ENGINEERING


    These were the REQUIREMENTS
    before the REVISIONS made on January 1, 2001.

    To see the current requirements Click Here


    1. Visit a construction site or manufacturing or processing plant. Discuss engineering design and construction with the engineer in charge. Ask to see engineering drawings and have them explained. Tell what you learned about engineering and the day-to-day work of an engineer from this visit.
    2. Visit another engineer (other than your counselor or the person in requirement 1) in his office. Tell how the work done there relates to the work done in the field.
    3. Explain the work of six of the following types of engineers: civil, mechanical, chemical, electrical, industrial, agricultural, aeronautical, mining, astronautical, metallurgical, nuclear, biomedical, ceramic, petroleum.
    4. With your counselor's advice, select a subject for research in engineering. Do research in publications and interview experts. Tell what you learned and how you got the facts. (Notes may be used.)
    5. Tell why measurements and calculations are important in an engineer's work. Explain the difference between accurate and precise measurements and calculations. Explain the values of the metric system.
    6. Using an engineering college or university catalog, learn what high school courses you could take to be admitted into an accredited engineering college. Report to counselor. Tell what "accredited college" means.
    7. Do ONE of the following:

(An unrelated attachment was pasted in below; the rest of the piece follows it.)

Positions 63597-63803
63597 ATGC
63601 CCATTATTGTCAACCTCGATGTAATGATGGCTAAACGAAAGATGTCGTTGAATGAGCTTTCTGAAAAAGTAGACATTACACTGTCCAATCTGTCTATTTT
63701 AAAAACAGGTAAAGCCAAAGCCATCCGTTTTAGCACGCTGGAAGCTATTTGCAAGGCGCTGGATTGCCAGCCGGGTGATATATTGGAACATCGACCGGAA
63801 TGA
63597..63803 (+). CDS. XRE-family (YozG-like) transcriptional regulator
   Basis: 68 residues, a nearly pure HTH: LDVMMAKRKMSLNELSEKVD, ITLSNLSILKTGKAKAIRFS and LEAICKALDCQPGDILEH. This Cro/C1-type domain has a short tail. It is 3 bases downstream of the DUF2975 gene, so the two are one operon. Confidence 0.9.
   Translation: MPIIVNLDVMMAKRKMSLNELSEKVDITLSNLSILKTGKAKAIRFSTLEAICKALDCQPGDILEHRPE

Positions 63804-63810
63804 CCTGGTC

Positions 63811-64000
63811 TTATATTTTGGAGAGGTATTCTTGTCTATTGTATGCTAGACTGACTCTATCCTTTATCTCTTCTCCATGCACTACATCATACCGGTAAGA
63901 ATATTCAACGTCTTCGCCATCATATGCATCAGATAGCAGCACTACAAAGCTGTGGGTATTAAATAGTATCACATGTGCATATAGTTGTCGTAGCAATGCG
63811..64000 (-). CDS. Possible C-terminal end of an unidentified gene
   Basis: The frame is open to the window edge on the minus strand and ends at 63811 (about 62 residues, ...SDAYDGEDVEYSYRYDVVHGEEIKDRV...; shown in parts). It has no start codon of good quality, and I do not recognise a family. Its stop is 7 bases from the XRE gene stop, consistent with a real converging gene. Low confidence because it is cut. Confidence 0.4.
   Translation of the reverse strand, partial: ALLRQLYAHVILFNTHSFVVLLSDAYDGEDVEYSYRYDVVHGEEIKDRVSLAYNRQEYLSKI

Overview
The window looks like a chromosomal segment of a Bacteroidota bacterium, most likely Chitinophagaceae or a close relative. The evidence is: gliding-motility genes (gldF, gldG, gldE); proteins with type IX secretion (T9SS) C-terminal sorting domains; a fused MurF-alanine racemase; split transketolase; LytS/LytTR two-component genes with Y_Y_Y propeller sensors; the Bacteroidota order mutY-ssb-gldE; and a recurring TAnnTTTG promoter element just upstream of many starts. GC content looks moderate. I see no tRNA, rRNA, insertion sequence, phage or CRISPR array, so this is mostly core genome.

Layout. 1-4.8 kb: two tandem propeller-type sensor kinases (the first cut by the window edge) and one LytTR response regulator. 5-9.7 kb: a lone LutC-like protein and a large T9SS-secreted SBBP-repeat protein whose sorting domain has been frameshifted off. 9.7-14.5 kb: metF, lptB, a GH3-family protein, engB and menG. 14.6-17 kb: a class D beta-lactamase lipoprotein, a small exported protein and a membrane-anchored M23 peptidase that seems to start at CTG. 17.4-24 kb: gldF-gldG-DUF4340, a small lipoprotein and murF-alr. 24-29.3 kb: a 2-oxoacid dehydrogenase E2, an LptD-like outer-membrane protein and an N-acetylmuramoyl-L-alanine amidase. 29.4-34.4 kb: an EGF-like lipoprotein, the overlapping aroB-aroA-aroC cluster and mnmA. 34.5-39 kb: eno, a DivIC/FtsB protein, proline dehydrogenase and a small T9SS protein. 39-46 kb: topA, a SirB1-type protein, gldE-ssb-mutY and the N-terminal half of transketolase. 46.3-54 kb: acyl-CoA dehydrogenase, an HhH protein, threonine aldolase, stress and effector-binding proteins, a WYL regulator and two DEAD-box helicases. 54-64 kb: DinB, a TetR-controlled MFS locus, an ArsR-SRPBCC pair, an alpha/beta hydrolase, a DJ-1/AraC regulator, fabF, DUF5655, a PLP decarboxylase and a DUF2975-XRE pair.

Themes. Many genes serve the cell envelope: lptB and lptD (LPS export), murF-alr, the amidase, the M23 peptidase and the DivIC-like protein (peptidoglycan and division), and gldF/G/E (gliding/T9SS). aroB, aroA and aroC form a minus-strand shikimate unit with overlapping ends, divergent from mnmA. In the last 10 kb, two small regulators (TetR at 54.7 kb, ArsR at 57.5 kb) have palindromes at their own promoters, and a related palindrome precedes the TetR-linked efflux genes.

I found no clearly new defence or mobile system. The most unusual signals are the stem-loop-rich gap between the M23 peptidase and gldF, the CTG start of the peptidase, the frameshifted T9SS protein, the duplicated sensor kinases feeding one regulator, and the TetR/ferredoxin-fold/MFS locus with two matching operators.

1. Show how the "engineering approach" to problems works by laying out plans, step by step, for your next campout. List alternative ideas on such items as cost, campsites, and transportation. Tell why decided as you did.
      2. Make an original piece of patrol equipment. Draw plans for it. Show the plans to your counselor.
    8. Do TWO of the following:
      1. Transforming Motion. Show or tell how a car or truck transmission transforms motion.
      2. Harnessing Electricity. Make a model of an electrical device. A kit may be used. Or, make a list all electrical appliances in your home and find out approximately how much electricity each uses in 1 month. Tell five ways to conserve electricity.
      3. Materials Science. Do experiments to show the differences in strength and heat conductivity among wood, plastic, and metal. Discuss with your counselor what you have learned.
      4. Energy Conversion. Tell how a car or flashlight battery converts chemical energy into electrical energy. Do an experiment to show the value and potential of solar energy. Explain your results. Tell about one way to convert mechanical to electrical energy.
      5. Traffic Study. With the advice of your counselor. Select a busy street or highway intersection in your community. Make a study of the traffic flow there in both heavy and light traffic period. Find out your community's predicted population 5 years from now. Using all the data, tell your counselor what could be done to improve traffic flow 5 years hence.
      6. Build an engineering project for entry into a science-engineering fair. Show it to your counselor.
    9. Study "Faith of the Engineer." Tell how this is like the Scout Oath.

    BSA Advancement ID#: 46
    Pamphlet Revision Date: 2000
    Requirements last updated prior to 2001


Page updated on: May 02, 2013



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